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    ABSTRACT: Cardiovascular disease (CVD) accounts for 30% of UK deaths. It is associated with modifiable lifestyle factors, including insufficient consumption of fruit and vegetables (F&V). Lay health trainers (LHTs) offer practical support to help people develop healthier behaviour and lifestyles. Our two-group pilot randomized controlled trial (RCT) investigated the effectiveness of LHTs at promoting a heart-healthy lifestyle among adults with at least one risk factor for CVD to inform a full-scale RCT. Eligible adults (aged 21-78 years), recruited from five practices serving deprived populations, were randomized to health information leaflets plus LHTs' support for 3 months (n = 76) versus health information leaflets alone (n = 38). We recruited 114 participants, with 60% completing 6 month follow-up. Both groups increased their self-reported F&V consumption and we found no evidence for LHTs' support having significant added impact. Most participants were relatively less deprived, as were the LHTs we were able to recruit and train. Our pilot demonstrated that an LHT's RCT whilst feasible faces considerable challenges. However, to justify growing investment in LHTs, any behaviour changes and sustained impact on those at greatest need should be demonstrated in an independently evaluated, robust, fully powered RCT.
    Full-text · Article · Nov 2013 · Journal of Public Health
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    ABSTRACT: Clinical encounters in daily practice can provide a fertile ground for identifying uncertainties that require further investigation. Addressing such uncertainties by undertaking a Cochrane review can be a rewarding educational process and result in important contributions to health care policy. This paper describes the experiences of a UK GP undertaking a Cochrane review whilst working in clinical practice. It outlines some of the practical issues when starting a review, the importance of effective mentorship and collaboration, the power of the modern medial media (BMJ, Wikipedia) and engaging with policy makers (WHO).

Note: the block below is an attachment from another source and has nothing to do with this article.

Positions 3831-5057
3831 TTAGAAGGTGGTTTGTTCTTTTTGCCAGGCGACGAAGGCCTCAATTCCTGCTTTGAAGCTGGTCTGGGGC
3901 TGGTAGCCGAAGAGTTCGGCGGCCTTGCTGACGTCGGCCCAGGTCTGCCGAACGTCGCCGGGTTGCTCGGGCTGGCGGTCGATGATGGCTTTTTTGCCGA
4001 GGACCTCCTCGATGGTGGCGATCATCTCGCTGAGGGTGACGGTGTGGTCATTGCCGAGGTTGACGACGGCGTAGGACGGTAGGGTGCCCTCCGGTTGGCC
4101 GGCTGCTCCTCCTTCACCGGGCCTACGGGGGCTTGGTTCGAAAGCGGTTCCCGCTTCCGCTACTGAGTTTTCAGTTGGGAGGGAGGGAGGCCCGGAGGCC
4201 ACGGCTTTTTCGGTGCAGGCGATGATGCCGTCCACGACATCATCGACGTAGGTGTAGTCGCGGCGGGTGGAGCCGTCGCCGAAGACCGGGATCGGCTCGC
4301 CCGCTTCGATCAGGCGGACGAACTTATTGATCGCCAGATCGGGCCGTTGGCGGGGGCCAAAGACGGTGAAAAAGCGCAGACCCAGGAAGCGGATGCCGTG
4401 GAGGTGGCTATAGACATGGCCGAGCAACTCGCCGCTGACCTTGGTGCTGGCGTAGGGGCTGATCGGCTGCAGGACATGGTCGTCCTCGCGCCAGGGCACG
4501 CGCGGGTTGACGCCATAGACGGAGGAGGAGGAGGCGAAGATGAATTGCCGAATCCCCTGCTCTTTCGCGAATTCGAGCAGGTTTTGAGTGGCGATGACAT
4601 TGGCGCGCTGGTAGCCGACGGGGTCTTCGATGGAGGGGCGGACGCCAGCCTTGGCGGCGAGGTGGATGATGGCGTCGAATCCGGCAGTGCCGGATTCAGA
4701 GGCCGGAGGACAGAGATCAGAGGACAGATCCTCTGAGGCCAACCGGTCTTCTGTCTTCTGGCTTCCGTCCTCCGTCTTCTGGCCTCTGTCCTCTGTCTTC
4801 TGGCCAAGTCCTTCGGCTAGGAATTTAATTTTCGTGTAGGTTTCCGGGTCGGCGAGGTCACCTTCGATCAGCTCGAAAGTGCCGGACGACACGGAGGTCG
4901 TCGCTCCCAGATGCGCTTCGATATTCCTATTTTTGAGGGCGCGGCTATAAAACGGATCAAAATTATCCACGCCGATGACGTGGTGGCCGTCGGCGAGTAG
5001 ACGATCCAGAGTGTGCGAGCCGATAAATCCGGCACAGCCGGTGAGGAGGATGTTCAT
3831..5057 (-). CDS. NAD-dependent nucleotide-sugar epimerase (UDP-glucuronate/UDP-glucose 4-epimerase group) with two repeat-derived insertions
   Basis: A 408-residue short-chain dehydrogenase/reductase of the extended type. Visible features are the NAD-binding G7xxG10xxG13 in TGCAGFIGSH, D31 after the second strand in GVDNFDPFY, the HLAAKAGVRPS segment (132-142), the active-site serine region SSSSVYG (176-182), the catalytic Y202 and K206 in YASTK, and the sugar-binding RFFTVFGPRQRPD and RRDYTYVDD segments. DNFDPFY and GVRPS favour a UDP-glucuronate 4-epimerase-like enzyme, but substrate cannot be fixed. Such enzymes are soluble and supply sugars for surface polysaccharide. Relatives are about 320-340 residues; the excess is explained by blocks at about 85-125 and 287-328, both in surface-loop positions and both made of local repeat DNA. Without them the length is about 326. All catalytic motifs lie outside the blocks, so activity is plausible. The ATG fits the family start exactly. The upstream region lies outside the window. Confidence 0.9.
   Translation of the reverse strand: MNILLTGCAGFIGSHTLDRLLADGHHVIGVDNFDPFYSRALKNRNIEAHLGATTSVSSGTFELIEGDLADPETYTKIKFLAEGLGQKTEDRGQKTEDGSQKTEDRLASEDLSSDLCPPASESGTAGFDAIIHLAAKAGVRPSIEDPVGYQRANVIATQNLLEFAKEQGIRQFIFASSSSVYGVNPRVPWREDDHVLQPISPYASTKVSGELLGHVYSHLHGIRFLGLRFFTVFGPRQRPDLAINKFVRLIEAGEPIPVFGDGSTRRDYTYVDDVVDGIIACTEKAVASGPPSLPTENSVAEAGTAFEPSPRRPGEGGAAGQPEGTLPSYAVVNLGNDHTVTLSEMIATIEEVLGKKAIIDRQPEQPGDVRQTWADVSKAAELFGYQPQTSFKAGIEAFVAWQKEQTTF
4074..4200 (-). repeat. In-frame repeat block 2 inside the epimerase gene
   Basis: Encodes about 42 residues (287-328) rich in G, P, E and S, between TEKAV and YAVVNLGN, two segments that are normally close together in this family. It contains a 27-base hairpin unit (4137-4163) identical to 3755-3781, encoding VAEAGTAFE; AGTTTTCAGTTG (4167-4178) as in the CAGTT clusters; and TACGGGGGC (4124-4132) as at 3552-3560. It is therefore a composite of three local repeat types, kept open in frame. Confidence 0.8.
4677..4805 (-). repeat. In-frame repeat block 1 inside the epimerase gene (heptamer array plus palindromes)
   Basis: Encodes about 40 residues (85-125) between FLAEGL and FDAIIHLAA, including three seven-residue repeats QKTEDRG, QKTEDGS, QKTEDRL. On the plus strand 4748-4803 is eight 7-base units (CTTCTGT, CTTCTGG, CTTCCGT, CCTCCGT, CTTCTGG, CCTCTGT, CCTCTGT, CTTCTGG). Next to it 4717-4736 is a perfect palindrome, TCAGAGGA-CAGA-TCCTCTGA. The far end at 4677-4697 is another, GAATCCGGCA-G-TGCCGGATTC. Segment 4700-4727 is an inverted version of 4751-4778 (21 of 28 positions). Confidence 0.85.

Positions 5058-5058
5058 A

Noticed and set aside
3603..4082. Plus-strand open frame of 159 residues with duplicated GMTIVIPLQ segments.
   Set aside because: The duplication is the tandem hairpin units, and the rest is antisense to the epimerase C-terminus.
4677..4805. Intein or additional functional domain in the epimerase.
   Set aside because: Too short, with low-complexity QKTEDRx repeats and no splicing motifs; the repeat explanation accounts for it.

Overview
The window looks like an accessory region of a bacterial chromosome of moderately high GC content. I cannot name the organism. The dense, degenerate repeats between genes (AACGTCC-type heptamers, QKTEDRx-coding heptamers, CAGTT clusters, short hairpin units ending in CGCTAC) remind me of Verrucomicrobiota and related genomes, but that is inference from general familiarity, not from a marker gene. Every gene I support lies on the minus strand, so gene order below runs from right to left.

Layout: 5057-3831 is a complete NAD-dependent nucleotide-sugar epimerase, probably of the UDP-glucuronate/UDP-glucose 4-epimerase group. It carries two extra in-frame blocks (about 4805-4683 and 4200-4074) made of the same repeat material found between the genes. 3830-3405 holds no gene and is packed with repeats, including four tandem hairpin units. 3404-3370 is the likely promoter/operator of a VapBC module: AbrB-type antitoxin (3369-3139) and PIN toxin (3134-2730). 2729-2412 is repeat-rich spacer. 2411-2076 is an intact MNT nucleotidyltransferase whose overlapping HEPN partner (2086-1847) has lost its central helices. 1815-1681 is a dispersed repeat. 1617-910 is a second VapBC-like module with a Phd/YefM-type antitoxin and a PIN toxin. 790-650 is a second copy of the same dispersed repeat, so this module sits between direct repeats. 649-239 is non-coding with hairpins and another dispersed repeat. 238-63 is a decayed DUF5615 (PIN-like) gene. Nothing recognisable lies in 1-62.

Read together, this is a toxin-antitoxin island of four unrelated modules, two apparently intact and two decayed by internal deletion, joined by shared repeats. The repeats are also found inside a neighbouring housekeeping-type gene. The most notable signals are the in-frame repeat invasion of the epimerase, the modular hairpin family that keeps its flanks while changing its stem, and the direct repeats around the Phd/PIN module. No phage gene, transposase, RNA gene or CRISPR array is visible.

No preview · Article · Nov 2013 · The European journal of general practice
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    ABSTRACT: Aims: To profile site of stroke/cerebrovascular accident, type and extent of field loss, treatment options, and outcome. Methods: Prospective multicentre cohort trial. Standardised referral and investigation protocol of visual parameters. Results: 915 patients were recruited with a mean age of 69 years (SD 14). 479 patients (52%) had visual field loss. 51 patients (10%) had no visual symptoms. Almost half of symptomatic patients (n = 226) complained only of visual field loss: almost half (n = 226) also had reading difficulty, blurred vision, diplopia, and perceptual difficulties. 31% (n = 151) had visual field loss as their only visual impairment: 69% (n = 328) had low vision, eye movement deficits, or visual perceptual difficulties. Occipital and parietal lobe strokes most commonly caused visual field loss. Treatment options included visual search training, visual awareness, typoscopes, substitutive prisms, low vision aids, refraction, and occlusive patches. At followup 15 patients (7.5%) had full recovery, 78 (39%) had improvement, and 104 (52%) had no recovery. Two patients (1%) had further decline of visual field. Patients with visual field loss had lower quality of life scores than stroke patients without visual impairment. Conclusions: Stroke survivors with visual field loss require assessment to accurately define type and extent of loss, diagnose coexistent visual impairments, and offer targeted treatment.
    Full-text · Article · Sep 2013
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